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Rights organisation calls for amendment of Libyan terrorism law

Libya’s elected parliament risks breaking international law and human rights treaties if it does not urgently amend provisions of a counterterrorism law, warned Human Rights Watch in a statement on Wednesday.

The Law on Combatting Terrorism, adopted on 14 September 2014, could be used to curtail free speech and rights to peaceful assembly and movement, said the rights group in the statement.

“Libyan authorities have legitimate concerns about the growing influence of extremist armed groups and the threat they pose to Libyans and foreign migrants alike,” said Sarah Leah Whitson, HRW Middle East and North Africa director.

“But legislators need to make sure that the law against terrorism can’t be used to suppress basic rights,” she added.

The statement comes ahead of Libya’s Universal Periodic Review at the Human Rights Council in Geneva, an assessment of each member country’s human rights record every four years.

HRW has encouraged member states to press Libya to amend the law and other legal provisions that curtail freedoms.

The security situation in Libya has been tense since Muammar Ghaddafi’s overthrow in 2011, but has deteriorated further since last summer as two rival governments have been vying for legitimacy – an internationally recognised House of Representatives in the east and, the self-declared General National Council in the west.

In recent months, militias and groups loyal to Islamic State (IS) have also managed to gain ground in the country, further exasperating human rights abuses with increased reports showing the execution of foreign nationals and public punishments that include flogging and executions.

Islamic State fighters have claimed responsibility for the beheadings of 21 Coptic Christians in Libya mostly from Egypt in February and 28 Ethiopian Christians in April.

HRW’s main concerns include powers for the court to limit freedoms of individuals persecuted under the act. These provisions allow a person to be prosecuted under the terrorism law for any ordinary criminal offence and without any evidence of violence. Penalties given under the act – including life in prison and harsh punishments – come under a broad and vague definition of what constitutes a terrorist act.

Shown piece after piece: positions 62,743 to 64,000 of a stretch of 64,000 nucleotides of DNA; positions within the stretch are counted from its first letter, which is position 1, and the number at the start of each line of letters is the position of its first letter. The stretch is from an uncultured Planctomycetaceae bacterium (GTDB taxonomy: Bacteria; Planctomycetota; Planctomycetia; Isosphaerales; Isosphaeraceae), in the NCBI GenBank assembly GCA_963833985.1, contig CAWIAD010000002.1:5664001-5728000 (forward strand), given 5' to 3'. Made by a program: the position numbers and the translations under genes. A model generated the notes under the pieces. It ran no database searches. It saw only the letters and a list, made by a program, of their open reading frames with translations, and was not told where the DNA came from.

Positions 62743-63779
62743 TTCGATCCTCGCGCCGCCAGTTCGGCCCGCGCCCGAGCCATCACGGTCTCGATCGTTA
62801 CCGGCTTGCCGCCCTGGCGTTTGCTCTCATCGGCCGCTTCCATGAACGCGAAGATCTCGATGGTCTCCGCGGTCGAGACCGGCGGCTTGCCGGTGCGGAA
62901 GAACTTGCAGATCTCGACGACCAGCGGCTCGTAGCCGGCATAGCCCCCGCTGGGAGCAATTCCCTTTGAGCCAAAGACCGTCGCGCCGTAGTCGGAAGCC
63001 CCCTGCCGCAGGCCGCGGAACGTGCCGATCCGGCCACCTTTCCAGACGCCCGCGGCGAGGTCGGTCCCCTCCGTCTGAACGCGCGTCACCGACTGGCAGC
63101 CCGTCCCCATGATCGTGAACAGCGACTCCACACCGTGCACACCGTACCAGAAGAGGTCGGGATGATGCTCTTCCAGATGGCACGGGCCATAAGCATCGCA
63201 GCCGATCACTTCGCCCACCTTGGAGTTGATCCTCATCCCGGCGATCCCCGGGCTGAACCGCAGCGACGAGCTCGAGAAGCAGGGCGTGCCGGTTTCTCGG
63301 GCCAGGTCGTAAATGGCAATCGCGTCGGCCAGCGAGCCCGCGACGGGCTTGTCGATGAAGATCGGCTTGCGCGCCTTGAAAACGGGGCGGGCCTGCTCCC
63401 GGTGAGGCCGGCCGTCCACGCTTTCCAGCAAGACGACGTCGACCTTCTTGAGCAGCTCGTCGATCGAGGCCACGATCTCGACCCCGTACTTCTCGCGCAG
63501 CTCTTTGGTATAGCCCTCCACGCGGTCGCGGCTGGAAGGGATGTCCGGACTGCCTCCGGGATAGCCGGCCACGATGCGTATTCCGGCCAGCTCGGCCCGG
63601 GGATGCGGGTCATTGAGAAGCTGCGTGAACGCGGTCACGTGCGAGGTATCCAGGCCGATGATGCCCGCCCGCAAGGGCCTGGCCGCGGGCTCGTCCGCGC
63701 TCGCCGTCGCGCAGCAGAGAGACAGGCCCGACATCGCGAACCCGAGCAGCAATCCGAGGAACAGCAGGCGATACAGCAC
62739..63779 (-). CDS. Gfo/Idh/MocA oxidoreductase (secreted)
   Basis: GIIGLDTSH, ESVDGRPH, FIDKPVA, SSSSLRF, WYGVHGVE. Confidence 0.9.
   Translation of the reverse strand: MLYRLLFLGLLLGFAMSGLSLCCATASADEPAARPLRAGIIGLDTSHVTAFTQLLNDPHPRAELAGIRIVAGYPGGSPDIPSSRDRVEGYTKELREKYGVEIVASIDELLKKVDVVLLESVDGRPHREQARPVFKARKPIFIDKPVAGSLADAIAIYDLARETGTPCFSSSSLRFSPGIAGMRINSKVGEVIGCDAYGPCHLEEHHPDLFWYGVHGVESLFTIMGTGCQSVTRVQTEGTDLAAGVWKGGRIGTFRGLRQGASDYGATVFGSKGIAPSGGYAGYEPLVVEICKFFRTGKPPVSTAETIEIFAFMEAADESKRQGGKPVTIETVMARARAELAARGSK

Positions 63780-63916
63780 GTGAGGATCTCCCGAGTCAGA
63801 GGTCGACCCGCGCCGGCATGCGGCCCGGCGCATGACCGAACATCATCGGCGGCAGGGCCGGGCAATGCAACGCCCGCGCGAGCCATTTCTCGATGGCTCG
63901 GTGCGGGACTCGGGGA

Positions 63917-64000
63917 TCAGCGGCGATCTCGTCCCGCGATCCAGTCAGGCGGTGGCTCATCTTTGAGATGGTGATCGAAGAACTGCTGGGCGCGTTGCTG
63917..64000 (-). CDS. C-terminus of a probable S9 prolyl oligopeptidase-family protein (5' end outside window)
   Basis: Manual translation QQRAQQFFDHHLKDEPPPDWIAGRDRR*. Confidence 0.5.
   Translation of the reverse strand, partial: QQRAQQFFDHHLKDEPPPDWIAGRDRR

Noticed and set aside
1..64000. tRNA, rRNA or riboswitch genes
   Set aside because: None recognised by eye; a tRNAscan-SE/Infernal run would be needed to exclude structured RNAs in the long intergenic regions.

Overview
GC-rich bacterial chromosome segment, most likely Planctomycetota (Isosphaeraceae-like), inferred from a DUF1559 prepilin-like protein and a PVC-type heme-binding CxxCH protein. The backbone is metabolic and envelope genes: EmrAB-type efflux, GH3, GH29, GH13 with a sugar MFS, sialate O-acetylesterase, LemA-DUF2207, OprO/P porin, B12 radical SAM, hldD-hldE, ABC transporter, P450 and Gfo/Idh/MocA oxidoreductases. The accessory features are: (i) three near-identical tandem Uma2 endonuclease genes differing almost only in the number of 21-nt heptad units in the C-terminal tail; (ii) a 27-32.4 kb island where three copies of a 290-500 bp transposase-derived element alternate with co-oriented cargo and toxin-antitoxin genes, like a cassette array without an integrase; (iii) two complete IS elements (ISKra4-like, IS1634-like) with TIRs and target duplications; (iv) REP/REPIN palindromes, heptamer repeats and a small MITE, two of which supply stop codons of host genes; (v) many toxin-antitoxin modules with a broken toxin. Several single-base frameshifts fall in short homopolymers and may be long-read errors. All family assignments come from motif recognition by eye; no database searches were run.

In the meantime, three children were killed while another was injured when an airstrike hit their home in Benghazi.

The three siblings were identified as two-year-old Mohamed, eight-year-old Maryam and 12-year-old Saleh Boujildan, while their ten-year-old brother Ibrahim is in critical condition, a medical source told Libyan daily al-Wasat.

Human rights activists and organisations have raised their concerns regarding this incident and others, saying the focus on accountability for atrocities is losing ground as the United Nations seeks a consensus on the new government makeup.

“The Security Council is watching Libya descend into chaos as horrendous crimes multiply,” said Richard Dicker, international justice director at HRW in a statement on Tuesday.

“Given the Libyan authorities’ inability to rein in these abuses, much less prosecute those responsible, it’s time for the ICC prosecutor to expand her investigations.”

The International Criminal Court’s chief prosecutor said on Tuesday that she was ready to investigate crimes committed by IS in Libya, where the United Nations is pushing for a peace deal.

While the ICC investigations have mostly focused on crimes related to rule of Ghaddafi, Fatou Bensouda told the UN Security Council that the court’s jurisdiction “extends to such alleged crimes” by groups aligned with IS.

Bensouda said she was “actively considering the investigation and prosecution of further cases, and will not hesitate to take such action as may be needed to contribute to ending impunity in Libya.”

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